How Pharmacists Can Help Address Health Disparities Among Asian Americans


According to the US Department of Health and Human Services Office of Minority Health, Asian Americans are 40% more likely to be diagnosed with diabetes and 60% more likely to be diagnosed with renal disease compared to non-Hispanic whites.

Although experts have long believed that Asian Americans face fewer health conditions compared to other minority groups, new research suggests that they are at a higher risk for some specialty pharmacy-related health conditions.

According to the United States Census Bureau, Asian Americans constitute approximately 5% of the US population as of 2003.1 Recent research has shown that Asian Americans are at higher risk for various specialty pharmacy-related health conditions such as diabetes;2,4 hepatitis B virus (HBV);3,4 chronic liver disease;5 organ or tissue transplantation;6 and some cancers.7

This higher risk of certain health conditions is likely due to significant barriers to accessing health programs and services, often related to cultural and linguistic differences, health insurance status, and attitudes towards the Western health care system.8

According to the US Department of Health and Human Services (DHHS) Office of Minority Health (OMH), Asian Americans are 40% more likely to be diagnosed with diabetes and 60% more likely to be diagnosed with renal disease compared to non-Hispanic whites.2 Barriers specific to diabetes control in this minority group include a lack of diabetes health awareness, knowledge, and literacy to effectively manage this chronic condition.2

Roughly 500,000 individuals with chronic HBV infection in the United States are Asian, although most became infected with HBV before arriving to the United States. Between 2013 and 2016, Asian Americans were twice as likely to develop chronic HBV compared to whites.3,4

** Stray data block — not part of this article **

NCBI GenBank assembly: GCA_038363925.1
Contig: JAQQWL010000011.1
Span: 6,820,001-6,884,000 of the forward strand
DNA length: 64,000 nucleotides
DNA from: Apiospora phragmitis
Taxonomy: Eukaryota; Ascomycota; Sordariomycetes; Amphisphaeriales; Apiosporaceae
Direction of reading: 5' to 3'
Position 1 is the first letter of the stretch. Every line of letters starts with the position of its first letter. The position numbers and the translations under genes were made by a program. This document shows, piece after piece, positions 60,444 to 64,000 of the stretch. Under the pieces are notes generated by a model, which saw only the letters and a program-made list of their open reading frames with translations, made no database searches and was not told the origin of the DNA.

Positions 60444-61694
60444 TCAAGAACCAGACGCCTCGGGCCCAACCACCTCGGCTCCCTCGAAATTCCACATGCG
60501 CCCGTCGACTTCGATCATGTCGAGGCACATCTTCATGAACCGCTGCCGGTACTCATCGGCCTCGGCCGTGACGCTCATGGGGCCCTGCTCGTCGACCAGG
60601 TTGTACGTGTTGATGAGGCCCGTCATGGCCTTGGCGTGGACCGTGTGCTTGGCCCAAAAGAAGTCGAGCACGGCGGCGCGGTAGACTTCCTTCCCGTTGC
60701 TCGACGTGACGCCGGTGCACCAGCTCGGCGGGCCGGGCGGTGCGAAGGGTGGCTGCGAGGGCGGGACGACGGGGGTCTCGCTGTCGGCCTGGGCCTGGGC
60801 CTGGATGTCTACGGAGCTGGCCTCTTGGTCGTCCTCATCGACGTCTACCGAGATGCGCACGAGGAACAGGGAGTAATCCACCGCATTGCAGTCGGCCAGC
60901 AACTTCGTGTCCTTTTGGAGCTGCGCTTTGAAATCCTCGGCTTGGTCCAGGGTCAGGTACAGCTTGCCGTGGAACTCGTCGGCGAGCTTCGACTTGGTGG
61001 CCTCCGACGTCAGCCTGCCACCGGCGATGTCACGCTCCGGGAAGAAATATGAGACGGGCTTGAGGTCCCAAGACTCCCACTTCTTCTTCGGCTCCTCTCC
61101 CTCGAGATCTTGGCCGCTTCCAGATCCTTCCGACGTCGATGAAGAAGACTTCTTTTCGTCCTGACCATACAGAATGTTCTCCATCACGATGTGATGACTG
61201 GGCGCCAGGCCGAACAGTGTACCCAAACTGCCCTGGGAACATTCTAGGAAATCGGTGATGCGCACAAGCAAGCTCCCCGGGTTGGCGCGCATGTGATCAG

As of 2018, Asian Americans were roughly 8 times more likely to die from HBV than non-Hispanic whites.3,4 HBV-related disparities within this group may be due to key differences in health practices between the United States and some Asian countries.

These include hepatitis education and prevention, immunization practices, and protocols for early detection in order to prevent the onset of serious liver disease in those who are chronically infected with HBV.

Chronic liver disease was the sixth leading cause of death for Asian Americans and Pacific Islanders between 25 and 44 years of age.5 This can be caused by conditions such as chronic alcoholism, obesity, and HBV and hepatitis C infections.5

The incidence rate for liver and bowel cancer is twice as high for Asian American women compared to white women.5 Furthermore, liver disease is known to put patients at risk for organ failure, requiring transplantation.

Asian Americans also face significant disparities when they need organ transplants, however. In 2019, the number of organ transplants performed on Asian Americans was only 23.8% of the total number of Asians waiting for transplant, compared to 47.6% of Americans waiting for a transplant.6

Although they are at decreased risk for some cancers, Asian Americans are twice as likely to have stomach cancer and have almost twice the incidence of liver and inflammatory bowel disease cancer compared to non-Hispanic whites.7

Furthermore, Asians are between 2 and 2.8 times as likely to die from stomach cancer, and Asian American men have higher incidence rates of liver cancer compared to Hispanic, non-Hispanic white, or native Asian men.7

Overall, Asian American health disparities have only gained focus in the past decade, with policy initiatives geared towards promoting health care access to Asian Americans becoming more prominent in recent years. These health disparities—along with socioeconomic status, language barriers affecting access to quality health care, and living in low-income communities with a dense refugee population—all impact social determinants of health and can affect any one of the health conditions discussed.8